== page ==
In its review of PowerColor's Radeon RX 6900 XT Red Devil Ultimate, French publication Overclocking.com (opens in new tab) discovered that the graphics card is based on a new variant of the Navi 21 (Big Navi) silicon. The review brought to light the possibility that other vendors may also be preparing faster custom Radeon RX 6900 XT graphics cards.
There are currently three variations of the Navi 21 die on the market. The XL version is used in the Radeon RX 6800, the XT in the Radeon RX 6800 XT and lastly, the XTX in the Radeon RX 6900 XT. As exposed in the review, the Radeon RX 6900 XT Red Devil Ultimate leverages the Navi 21 XTXH die, which is why even the latest version of GPU-Z doesn't recognize the die. Through the help of PowerColor, Overclocking.com got its hands on the latest version of AMDVbFlash, a utility to flash firmware on Radeon graphics cards. The tool effectively confirms the existence of the Navi 21 XTXH silicon on the RX 6900 XT Red Devil Ultimate.
The Radeon RX 6900 XT already utilizes the full Navi 21 die, which brings 5,120 shading units and 80 ray tracing acceleration cores. Therefore, the XTXH variant in all likelihood is just a higher-binned die with improved clock speeds and a more generous power limit. Since AMD provides the dies to its partners, it's reasonable to think that the XTXH is AMD's idea rather than the partners doing their own binning.
Coming back to the Radeon RX 6900 XT Red Devil Ultimate, the RDNA 2 graphics card comes with two modes of operation. The silent profile limits the game and boost clocks to 2,135 MHz and 2,335 MHz, respectively, while the OC profile cranks them up to 2,235 MHz and 2,425 MHz, respectively. Basically, we're looking at a 10.9% and 7.8% higher game and boost clock speeds, respectively, in comparison to the vanilla Radeon RX 6900 XT. Does the increase warrant a new die revision? Apparently AMD (or at least PowerColor) thinks so.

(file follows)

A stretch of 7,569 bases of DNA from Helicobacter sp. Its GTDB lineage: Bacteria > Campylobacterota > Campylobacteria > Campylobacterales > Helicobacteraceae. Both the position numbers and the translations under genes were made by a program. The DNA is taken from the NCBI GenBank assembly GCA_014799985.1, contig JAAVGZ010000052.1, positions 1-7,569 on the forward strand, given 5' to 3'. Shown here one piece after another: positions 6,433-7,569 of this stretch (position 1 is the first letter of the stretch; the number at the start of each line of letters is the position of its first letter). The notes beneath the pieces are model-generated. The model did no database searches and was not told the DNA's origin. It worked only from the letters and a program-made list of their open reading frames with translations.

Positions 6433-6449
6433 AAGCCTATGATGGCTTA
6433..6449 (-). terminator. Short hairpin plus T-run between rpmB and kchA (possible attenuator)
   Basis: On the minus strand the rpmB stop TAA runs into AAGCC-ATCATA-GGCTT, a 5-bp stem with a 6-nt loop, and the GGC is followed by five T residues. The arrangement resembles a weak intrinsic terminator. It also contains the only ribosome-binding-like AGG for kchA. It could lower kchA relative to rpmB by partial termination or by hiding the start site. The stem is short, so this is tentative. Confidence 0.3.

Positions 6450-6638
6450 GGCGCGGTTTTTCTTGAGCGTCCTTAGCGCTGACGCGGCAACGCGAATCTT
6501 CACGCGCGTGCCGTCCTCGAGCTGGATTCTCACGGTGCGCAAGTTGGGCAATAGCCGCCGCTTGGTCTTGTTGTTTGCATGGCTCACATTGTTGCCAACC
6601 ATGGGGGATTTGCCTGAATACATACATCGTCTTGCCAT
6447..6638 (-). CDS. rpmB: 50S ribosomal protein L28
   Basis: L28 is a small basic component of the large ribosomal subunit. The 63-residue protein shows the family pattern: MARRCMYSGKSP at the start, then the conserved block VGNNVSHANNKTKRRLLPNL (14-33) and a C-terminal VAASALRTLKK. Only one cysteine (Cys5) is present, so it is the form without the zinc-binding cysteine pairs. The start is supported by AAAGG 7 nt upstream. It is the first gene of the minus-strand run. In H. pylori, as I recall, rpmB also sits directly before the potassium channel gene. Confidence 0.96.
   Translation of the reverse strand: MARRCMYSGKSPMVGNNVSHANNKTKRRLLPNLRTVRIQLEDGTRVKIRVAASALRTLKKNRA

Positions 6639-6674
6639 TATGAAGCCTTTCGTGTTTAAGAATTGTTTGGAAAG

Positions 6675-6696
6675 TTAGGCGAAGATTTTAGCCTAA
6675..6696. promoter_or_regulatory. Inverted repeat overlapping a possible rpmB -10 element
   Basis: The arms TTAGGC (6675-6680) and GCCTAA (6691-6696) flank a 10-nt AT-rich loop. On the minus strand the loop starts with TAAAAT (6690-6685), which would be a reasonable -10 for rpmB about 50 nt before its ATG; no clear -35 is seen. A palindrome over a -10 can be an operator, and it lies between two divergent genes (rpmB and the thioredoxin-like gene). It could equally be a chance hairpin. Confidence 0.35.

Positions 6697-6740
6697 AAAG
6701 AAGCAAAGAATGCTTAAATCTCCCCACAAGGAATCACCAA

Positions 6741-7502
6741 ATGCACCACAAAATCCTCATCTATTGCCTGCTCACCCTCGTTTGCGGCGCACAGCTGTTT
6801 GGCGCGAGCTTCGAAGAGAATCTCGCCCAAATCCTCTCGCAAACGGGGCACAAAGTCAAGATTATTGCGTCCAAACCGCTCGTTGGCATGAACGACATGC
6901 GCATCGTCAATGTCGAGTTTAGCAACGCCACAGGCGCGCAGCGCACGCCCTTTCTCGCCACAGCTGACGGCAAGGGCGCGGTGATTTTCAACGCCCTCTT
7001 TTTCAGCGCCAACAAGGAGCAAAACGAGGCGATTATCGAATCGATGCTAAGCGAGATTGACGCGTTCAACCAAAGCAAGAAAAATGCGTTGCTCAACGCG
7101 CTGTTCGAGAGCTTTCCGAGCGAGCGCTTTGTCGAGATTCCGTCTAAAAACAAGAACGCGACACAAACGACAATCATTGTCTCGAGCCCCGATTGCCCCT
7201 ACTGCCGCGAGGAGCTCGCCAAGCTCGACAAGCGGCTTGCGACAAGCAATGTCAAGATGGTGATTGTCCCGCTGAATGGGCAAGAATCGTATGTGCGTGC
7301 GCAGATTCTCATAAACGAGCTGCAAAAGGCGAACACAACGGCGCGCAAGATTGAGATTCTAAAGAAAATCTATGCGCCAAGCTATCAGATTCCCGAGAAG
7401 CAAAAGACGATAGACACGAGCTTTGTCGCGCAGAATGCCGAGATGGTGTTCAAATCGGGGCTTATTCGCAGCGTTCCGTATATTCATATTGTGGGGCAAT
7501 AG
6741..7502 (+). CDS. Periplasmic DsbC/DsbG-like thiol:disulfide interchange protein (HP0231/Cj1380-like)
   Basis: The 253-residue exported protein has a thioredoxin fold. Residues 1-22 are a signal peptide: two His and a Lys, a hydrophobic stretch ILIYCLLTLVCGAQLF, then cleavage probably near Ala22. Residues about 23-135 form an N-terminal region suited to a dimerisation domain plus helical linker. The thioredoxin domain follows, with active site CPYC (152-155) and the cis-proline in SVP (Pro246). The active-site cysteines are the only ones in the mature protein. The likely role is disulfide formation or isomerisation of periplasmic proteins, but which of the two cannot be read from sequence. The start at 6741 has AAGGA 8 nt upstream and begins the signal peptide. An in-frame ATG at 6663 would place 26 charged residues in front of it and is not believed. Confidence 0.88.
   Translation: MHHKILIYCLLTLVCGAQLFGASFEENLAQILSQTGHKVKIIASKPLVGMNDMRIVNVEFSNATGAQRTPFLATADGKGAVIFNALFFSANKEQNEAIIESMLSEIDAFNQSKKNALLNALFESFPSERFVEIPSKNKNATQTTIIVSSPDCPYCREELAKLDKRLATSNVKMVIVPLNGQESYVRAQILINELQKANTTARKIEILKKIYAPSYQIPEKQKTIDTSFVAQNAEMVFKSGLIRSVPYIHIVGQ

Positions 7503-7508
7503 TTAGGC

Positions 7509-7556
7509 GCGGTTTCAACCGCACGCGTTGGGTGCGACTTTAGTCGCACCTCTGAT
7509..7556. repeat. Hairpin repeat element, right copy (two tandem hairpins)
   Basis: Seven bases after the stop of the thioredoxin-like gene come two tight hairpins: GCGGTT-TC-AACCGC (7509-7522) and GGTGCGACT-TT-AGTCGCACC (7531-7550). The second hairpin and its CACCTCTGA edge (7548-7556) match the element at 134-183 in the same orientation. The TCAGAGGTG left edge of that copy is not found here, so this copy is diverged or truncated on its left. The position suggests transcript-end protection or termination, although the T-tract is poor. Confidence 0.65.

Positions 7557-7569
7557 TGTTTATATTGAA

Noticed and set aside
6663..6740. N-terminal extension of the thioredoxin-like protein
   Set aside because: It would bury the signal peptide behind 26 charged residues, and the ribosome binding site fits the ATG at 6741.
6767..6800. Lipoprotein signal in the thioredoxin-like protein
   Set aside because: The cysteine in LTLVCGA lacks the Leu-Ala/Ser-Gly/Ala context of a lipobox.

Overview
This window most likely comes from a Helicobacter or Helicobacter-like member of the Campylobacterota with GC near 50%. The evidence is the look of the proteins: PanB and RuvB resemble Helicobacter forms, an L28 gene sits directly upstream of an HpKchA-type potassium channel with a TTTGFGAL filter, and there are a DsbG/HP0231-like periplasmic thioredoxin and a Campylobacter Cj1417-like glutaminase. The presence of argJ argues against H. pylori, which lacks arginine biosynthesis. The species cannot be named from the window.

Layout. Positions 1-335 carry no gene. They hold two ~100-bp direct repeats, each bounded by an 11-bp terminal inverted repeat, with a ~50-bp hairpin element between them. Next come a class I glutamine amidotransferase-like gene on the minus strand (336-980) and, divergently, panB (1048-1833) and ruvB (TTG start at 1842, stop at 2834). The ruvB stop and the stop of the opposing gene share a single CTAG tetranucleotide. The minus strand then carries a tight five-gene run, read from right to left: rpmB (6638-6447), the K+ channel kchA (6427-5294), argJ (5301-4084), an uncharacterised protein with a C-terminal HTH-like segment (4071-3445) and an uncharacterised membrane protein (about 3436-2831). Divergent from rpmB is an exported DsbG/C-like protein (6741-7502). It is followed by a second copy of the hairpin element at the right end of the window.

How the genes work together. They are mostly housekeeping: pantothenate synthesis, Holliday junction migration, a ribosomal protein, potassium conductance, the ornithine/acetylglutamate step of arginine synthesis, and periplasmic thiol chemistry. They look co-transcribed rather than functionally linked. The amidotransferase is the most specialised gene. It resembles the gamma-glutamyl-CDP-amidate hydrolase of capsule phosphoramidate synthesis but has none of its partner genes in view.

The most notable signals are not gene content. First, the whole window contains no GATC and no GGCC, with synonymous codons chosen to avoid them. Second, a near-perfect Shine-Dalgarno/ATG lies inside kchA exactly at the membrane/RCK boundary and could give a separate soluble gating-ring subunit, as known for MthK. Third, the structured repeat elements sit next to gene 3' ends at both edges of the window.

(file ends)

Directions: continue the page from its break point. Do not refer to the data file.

Overclocking.com noticed that with the Radeon RX 6900 XT Red Devil Ultimate the core and memory frequency sliders were unlocked in AMD's Radeon software. It's uncertain if the newly lifted limits are a product of the Navi 21 XTXH's firmware. The power limit option is still locked though. But the Radeon RX 6900 XT Red Devil Ultimate has a 330W power restriction, so there is enough thermal headroom for overclocking. Overclocking.com got its sample to 2,750 MHz on air and up to 2,850 MHz under liquid nitrogen.
The Radeon RX 6900 XT Red Devil Ultimate is probably just one of many custom Radeon RX 6900 XT iterations that will leverage the Navi 21 XTXH silicon. Given the timing of the review, we wouldn't be surprised if vendors announce these higher-binned Radeon RX 6900 XT graphics cards in the next couple of days. But with the current situation for graphics cards, we fear the announcements might as well be vaporware.